By Justin Hun • June 25, 2014
Buying a new car can be expensive, especially if you’re tight on cash. Used cars can be just as new as the ones sold on the sales lot of your local dealer. In fact, businesses thrive on selling used cars that are either traded in or sold from private sellers. You might even want to consider going to a private seller directly if you want to negotiate a price. But before you decide to take the big leap and sign that pink slip, consider the doing your research and utilizing these used car buying tips.
Used Car Buying Tips
Check out reviews and listen to suggestions. I grew up around Hondas and all my family members drive a Honda or a make from a Honda, like Acura. When I became able to drive, it was a simple decision to choose driving a Honda, too. It was more than mere favoritism; it was experiencing the quality the company offers. My dad bought a brand new Honda Prelude in 1989, and it lasted two decades with 300,000 miles.
Do your research and look for what car reviewers have to say, like Edmunds or J.D. Power. Try searching “most reliable cars” and see what comes up. You’ll find articles and reviews suggesting top models of recent years and how they performed. Be sure to read the reviews of what drivers say about their experiences and what they recommend. Don’t necessarily rely on a dealer because they tend to tell you what you want to hear.
If you already have a favorite car brand, just look into what models are most reliable. Don’t forget to ask your friends about what brands and vehicles they’ve experienced; you’d be surprised about what you might learn about a new car company.
Other notable car sites:
Find a car you can afford. When you think you’ve found a car you might want to buy, keep in mind the costs that come with it. What’s your budget? If you have to take out a loan, figure out monthly payments that are suitable to your income. Use an affordability calculator to help you figure out a monthly plan. You also have to add on taxes, tags, vehicle transfer, and other additions that may take you over budget.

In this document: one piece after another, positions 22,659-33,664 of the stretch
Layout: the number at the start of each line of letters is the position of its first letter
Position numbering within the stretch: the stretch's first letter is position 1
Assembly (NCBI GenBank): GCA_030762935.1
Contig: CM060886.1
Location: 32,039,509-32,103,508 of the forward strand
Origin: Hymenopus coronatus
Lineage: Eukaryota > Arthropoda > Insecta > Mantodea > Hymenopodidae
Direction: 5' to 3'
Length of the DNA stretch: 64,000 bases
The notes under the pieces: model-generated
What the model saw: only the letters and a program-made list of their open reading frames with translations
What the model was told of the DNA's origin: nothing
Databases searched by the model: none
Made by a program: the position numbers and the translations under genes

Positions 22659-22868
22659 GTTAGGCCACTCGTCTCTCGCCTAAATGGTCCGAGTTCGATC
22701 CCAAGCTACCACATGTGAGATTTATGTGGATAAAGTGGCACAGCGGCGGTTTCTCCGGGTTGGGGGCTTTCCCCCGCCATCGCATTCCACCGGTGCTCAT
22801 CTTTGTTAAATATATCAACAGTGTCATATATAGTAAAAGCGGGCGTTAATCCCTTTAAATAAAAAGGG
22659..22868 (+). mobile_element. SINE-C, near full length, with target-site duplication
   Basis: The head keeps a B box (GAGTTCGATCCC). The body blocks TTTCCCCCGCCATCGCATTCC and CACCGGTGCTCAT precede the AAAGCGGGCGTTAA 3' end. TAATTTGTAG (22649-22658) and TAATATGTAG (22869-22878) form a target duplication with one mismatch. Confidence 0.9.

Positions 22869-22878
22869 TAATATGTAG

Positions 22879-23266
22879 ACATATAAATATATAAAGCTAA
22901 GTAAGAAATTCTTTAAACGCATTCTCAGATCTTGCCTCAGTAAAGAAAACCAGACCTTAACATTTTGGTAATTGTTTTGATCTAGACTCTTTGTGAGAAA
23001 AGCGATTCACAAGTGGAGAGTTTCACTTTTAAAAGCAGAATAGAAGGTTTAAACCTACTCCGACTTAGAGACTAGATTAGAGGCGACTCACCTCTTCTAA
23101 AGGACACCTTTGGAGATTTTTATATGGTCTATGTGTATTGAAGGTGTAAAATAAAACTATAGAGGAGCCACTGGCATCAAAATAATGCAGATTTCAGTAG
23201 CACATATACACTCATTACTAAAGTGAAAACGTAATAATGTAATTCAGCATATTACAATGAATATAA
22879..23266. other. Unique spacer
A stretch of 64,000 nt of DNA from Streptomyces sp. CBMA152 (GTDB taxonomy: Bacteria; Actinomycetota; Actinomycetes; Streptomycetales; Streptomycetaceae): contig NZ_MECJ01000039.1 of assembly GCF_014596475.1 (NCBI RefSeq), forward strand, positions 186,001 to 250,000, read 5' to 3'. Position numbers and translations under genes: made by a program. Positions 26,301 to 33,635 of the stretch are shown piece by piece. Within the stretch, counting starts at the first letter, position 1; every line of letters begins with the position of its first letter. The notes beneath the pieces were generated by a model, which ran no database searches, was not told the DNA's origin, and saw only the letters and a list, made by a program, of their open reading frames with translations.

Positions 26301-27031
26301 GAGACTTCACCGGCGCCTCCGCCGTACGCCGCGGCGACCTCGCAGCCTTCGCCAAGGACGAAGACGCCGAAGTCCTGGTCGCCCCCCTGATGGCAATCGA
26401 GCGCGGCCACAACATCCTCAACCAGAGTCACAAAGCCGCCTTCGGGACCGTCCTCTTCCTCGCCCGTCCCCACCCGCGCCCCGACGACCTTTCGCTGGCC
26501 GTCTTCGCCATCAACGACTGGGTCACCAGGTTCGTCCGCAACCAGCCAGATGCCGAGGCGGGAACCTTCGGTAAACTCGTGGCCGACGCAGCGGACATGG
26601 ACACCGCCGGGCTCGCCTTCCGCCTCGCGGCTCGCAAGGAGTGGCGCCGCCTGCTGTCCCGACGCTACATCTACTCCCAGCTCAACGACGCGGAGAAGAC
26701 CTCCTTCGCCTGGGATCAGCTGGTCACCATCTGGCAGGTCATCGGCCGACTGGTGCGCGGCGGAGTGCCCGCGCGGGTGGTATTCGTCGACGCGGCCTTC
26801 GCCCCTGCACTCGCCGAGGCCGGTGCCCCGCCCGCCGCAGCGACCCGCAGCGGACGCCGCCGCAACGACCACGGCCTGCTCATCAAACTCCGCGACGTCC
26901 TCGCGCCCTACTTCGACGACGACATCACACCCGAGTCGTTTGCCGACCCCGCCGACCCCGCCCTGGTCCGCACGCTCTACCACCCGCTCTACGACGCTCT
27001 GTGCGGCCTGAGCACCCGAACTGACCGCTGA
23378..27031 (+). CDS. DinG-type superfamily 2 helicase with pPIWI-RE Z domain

For the long-term cost, calculate how much gas you would spend on your daily commute. This may weight on your final decision. Getting a used hybrid may be more expensive upfront, but you might save more on gas compared to a traditional full-size sedan.
Keep tabs on maintenance costs. Maintaining the quality of your car ensures it has a long life. Inevitably, cars need to be serviced every few ten thousand miles to make sure everything is in order and fully efficient. Some car companies, especially European brands like Audi and Mercedes, require specialists that work specifically on those types of engines and mechanisms, and they tend to cost more because of high-demand. Other companies such as Honda and Toyota are easier to maintain, and parts and labor are easier to come by. You can even take a class or learn online about how to fix your own car if you go with an Asian make.
Get a clue about insurance costs. The next thing to think about is insurance premiums. Insurance can skyrocket if you decide to get a newer model car. Keep in mind the style of the car you pick can be expensive. Convertibles as well as sports-coupes can add up to a whole lot more than a compact sedan. Insure.com helps out and calculates the most expensive and least expensive models to give you an idea of which models are the cheapest to insure.
Figure out what will suit you beforehand. Drive a friend’s car or go to a dealership for test-drives. Get a feel for what you like. If you tend to transport a lot of things, you might want a car with more space or a bed for carrying heavier stuff. If you have a family, then you’ll want a car with lots of seats and cargo space. At the end of the day, getting a car you’re comfortable with is the goal.
Justin Hun Justin Hun has an obsession with food and books—especially books about food. His favorite past times include watching the Food Network and researching for ways to save money and be cheap.